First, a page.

In some circles, coaching is either underrated or non-existent. I think this is a mistake. Coaching provides a number of things for new and established leaders:

  • Support and encouragement.
  • Customized training target to specific needs.
  • A spiritual covering for ministry.
  • Supervision and accountability.
  • A resource to help meet the needs of group members.
  • A sounding board for new ideas and troubleshooting issues.
  • A relationship with a like-minded leader.
  • A link between the group and the church.

If you’re not providing this for your leaders, then how are you helping them? Meetings and emails might provide a little help, but they won’t provide help at this level.

Image by S K from Pixabay

Where to Start

Start with new leaders. A completed org chart does not need to be in place to effectively coach leaders. In fact, I’ve seen some very impressive org charts that actually didn’t represent very much. There wasn’t much coaching going on, but everyone was accounted for.

New group leaders need the most help, so start with them. When prospective leaders show up at a new leader briefing, they can meet their coaches. The assumption is that every new group leader at your church gets a coach, and they should. New leaders are far more accepting of both the coaching and the help than established leaders. In fact, if you assign coaches to seasoned leaders, that announcement will be met with anything from suspicion to resentment. Established group leaders will need a different style of coaching, which is covered in Chapter 10 of Exponential Groups.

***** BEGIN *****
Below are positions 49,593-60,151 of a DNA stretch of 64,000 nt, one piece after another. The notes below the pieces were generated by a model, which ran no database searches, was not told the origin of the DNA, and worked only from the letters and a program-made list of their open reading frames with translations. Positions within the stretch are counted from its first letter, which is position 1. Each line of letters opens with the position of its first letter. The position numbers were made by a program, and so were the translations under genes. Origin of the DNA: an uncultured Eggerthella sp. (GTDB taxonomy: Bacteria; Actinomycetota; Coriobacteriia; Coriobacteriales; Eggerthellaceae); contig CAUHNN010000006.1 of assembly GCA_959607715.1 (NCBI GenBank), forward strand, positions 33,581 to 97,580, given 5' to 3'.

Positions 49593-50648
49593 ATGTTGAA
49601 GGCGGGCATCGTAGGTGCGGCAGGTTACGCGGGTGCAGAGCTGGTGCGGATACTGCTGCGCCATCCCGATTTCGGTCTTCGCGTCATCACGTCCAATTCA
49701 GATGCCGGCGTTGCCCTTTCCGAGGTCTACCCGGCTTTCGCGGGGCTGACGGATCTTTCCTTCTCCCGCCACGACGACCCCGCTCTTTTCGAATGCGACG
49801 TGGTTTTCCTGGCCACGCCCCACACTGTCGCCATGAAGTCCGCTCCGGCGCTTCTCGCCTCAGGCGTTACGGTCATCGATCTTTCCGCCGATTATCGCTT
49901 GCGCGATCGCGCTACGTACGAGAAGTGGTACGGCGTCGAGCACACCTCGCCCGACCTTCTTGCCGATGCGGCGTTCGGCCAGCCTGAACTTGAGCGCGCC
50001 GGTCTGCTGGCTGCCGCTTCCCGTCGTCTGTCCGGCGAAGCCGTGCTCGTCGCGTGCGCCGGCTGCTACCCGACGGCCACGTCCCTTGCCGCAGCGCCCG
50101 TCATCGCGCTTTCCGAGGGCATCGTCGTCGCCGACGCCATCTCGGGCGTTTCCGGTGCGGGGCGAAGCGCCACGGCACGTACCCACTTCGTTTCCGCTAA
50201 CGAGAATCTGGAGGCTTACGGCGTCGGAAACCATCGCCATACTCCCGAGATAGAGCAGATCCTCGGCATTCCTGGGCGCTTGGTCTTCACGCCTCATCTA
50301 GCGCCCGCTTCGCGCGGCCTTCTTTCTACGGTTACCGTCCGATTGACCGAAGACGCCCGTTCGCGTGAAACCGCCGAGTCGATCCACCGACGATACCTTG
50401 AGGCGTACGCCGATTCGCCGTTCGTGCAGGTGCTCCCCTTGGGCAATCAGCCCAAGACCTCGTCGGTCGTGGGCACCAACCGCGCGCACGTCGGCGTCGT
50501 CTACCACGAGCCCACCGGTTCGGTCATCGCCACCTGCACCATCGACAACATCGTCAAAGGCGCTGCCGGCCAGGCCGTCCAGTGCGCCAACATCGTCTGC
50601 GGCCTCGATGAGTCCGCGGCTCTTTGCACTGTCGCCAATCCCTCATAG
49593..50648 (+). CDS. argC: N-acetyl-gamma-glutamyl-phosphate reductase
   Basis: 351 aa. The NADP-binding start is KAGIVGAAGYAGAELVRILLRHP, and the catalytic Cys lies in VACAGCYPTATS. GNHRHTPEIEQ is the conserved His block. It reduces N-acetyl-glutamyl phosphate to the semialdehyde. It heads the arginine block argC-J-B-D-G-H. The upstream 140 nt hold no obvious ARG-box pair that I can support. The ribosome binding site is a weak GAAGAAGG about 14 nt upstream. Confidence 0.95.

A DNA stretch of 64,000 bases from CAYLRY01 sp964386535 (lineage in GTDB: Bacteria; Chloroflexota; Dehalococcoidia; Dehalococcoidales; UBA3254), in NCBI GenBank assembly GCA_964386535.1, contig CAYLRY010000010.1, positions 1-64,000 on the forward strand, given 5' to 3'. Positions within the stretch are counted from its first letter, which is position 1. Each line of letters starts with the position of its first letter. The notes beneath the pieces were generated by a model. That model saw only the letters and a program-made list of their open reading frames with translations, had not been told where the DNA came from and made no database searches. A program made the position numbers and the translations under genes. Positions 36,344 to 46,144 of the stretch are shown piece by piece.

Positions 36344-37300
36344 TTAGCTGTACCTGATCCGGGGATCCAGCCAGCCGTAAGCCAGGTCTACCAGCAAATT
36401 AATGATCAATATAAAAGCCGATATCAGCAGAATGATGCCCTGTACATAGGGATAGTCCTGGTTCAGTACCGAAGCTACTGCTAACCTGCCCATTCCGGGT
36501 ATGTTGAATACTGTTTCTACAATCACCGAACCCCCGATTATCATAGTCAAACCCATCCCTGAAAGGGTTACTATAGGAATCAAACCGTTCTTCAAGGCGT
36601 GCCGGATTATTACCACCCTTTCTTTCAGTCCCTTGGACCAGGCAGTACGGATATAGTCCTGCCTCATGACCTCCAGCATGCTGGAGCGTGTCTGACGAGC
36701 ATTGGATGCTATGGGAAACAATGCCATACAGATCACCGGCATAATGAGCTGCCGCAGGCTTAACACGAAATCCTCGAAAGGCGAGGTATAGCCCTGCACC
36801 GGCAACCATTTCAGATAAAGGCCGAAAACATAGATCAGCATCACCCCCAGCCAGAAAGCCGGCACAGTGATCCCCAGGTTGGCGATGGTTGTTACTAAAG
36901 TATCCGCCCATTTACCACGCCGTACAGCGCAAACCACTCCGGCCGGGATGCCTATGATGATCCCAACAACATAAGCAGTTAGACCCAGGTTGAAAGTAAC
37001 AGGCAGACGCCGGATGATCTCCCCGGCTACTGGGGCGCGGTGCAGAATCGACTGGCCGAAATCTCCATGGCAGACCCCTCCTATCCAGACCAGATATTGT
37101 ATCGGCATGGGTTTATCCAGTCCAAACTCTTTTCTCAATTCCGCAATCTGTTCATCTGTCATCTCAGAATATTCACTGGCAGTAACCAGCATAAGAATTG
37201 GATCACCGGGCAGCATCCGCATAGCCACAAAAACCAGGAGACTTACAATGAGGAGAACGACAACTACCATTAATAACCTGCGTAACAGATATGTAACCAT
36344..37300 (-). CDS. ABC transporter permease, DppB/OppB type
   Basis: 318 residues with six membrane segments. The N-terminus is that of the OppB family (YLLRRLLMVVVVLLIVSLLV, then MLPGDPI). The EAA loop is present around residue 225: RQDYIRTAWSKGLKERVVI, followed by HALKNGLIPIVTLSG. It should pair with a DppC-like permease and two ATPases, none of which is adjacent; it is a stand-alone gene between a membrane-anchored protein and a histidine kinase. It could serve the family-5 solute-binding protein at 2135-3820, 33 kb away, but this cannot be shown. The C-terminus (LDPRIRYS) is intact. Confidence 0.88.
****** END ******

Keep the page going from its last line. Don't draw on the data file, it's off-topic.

New leaders need the most help. They will have many questions. As the church continues to implement new strategies of forming groups like the HOST model or “do the study with your friends” strategy, two things will happen: (1) the “leaders” of these groups will be less “experienced” and will need help, and (2) the church leadership will not be as familiar with these “leaders.” The safety net here is launching non-groups led by non-leaders which are not advertised, but there is still a responsibility to these non-leaders and their non-groups. If each of these prospective leaders, even in the unadvertised groups, has a coach, then the leaders will be supported in meaningful ways, and the church will be assured of what’s going on because the coach is checking in.

Coaching will help new groups actually get started and will keep them going as they face various issues and possible discouragement. As new leaders are forming their new groups, it’s easy for them to get overwhelmed. An experienced leader who is willing to coach these new leaders will help you get more groups started.

Shepherding God’s people is a big responsibility. It’s just about the biggest. By recruiting “under-shepherds,” you can guide your new leaders and new groups into transformative experiences in their groups.

This article is an excerpt from the Exponential Groups Workbook (Hendrickson 2020).

For more guidance on building a coaching structure, check out the Coaching Exponential Groups Online Course.

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